New enzyme catalysts are usually engineered by repurposing the active sites of natural proteins. Here we show that design and directed evolution can be used to transform a non-natural, functionally naive zinc-binding protein into a highly active catalyst for an abiological hetero-Diels–Alder reaction. The artificial metalloenzyme achieves >104 turnovers per active site, exerts absolute control over reaction pathway and product stereochemistry, and displays a catalytic proficiency (1/KTS = 2.9 × 1010 M−1) that exceeds all previously characterized Diels–Alderases. These properties capitalize on effective Lewis acid catalysis, a chemical strategy for accelerating Diels–Alder reactions common in the laboratory but so far unknown in nature. Extension of this approach to other metal ions and other de novo scaffolds may propel the design field in exciting new directions.
Metal: ZnLigand type: Amino acidHost protein: De novo-designed proteinAnchoring strategy: DativeReaction: Diels-Alder reactionMax TON: >10000ee: 99PDB: ---Notes: PDB: 3V1C, 7BWW
Engineered Metalloenzymes with Non-Canonical Coordination EnvironmentsReview
Chem. - Eur. J. 2018, 24, 11821-11830, 10.1002/chem.201800975
Nature employs a limited number of genetically encoded, metal‐coordinating residues to create metalloenzymes with diverse structures and functions. Engineered components of the cellular translation machinery can now be exploited to encode non‐canonical ligands with user‐defined electronic and structural properties. This ability to install “chemically programmed” ligands into proteins can provide powerful chemical probes of metalloenzyme mechanism and presents excellent opportunities to create metalloprotein catalysts with augmented properties and novel activities. In this Concept article, we provide an overview of several recent studies describing the creation of engineered metalloenzymes with interesting catalytic properties, and reveal how characterization of these systems has advanced our understanding of nature's bioinorganic mechanisms. We also highlight how powerful laboratory evolution protocols can be readily adapted to allow optimization of metalloenzymes with non‐canonical ligands. This approach combines beneficial features of small molecule and protein catalysis by allowing the installation of a greater variety of local metal coordination environments into evolvable protein scaffolds, and holds great promise for the future creation of powerful metalloprotein catalysts for a host of synthetically valuable transformations.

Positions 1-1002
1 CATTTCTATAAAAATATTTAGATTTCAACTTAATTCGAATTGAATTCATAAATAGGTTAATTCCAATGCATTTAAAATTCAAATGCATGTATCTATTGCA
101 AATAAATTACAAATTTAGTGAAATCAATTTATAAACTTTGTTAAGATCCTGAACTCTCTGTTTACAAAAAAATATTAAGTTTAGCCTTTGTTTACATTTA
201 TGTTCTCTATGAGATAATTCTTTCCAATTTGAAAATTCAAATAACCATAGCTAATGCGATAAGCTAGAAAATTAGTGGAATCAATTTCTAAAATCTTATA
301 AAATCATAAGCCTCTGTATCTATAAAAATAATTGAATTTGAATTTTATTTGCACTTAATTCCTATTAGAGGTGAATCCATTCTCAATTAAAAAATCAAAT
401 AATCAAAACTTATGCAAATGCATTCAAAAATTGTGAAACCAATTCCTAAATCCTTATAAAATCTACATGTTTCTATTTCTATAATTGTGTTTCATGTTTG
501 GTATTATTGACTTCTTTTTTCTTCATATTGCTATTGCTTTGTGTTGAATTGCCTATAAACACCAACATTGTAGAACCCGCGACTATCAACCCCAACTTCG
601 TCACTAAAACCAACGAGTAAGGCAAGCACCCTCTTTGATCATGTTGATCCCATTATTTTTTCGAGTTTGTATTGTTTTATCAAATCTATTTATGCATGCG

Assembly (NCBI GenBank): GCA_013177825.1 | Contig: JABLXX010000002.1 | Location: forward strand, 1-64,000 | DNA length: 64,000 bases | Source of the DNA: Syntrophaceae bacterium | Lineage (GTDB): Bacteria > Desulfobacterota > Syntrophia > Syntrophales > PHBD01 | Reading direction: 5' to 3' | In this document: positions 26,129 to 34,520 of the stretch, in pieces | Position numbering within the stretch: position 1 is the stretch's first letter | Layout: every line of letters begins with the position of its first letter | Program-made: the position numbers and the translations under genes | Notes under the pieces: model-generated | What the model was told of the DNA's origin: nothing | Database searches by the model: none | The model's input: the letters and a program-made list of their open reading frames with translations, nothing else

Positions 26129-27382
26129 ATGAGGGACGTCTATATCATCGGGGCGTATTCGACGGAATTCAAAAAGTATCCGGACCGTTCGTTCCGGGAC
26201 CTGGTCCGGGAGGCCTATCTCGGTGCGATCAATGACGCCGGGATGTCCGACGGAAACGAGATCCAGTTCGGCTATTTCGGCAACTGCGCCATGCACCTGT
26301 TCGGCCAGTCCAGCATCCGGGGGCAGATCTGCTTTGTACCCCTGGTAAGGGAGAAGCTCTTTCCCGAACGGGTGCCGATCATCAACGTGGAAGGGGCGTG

Noncanonical Heme Ligands Steer Carbene Transfer Reactivity in an Artificial Metalloenzyme
Angew. Chem. Int. Ed. 2021, 60, 15063-15068, 10.1002/anie.202103437
Changing the primary metal coordination sphere is a powerful strategy for tuning metalloprotein properties. Here we used amber stop codon suppression with engineered pyrrolysyl-tRNA synthetases, including two newly evolved enzymes, to replace the proximal histidine in myoglobin with Nδ-methylhistidine, 5-thiazoylalanine, 4-thiazoylalanine and 3-(3-thienyl)alanine. In addition to tuning the heme redox potential over a >200 mV range, these noncanonical ligands modulate the protein's carbene transfer activity with ethyl diazoacetate. Variants with increased reduction potential proved superior for cyclopropanation and N–H insertion, whereas variants with reduced Eo values gave higher S–H insertion activity. Given the functional importance of histidine in many enzymes, these genetically encoded analogues could be valuable tools for probing mechanism and enabling new chemistries.
Max TON: ---ee: >99PDB: ---Notes: yield: styrene cyclopropanation 71% max, cf free heme <5%
Reaction: N-H InsertionMax TON: ---ee: ---PDB: ---Notes: Yield: aniline insertion 74-93%
Reaction: S-H insertionMax TON: ---ee: ---PDB: ---Notes: Yield: thiophenol insertion 18-36% but still outperforms heme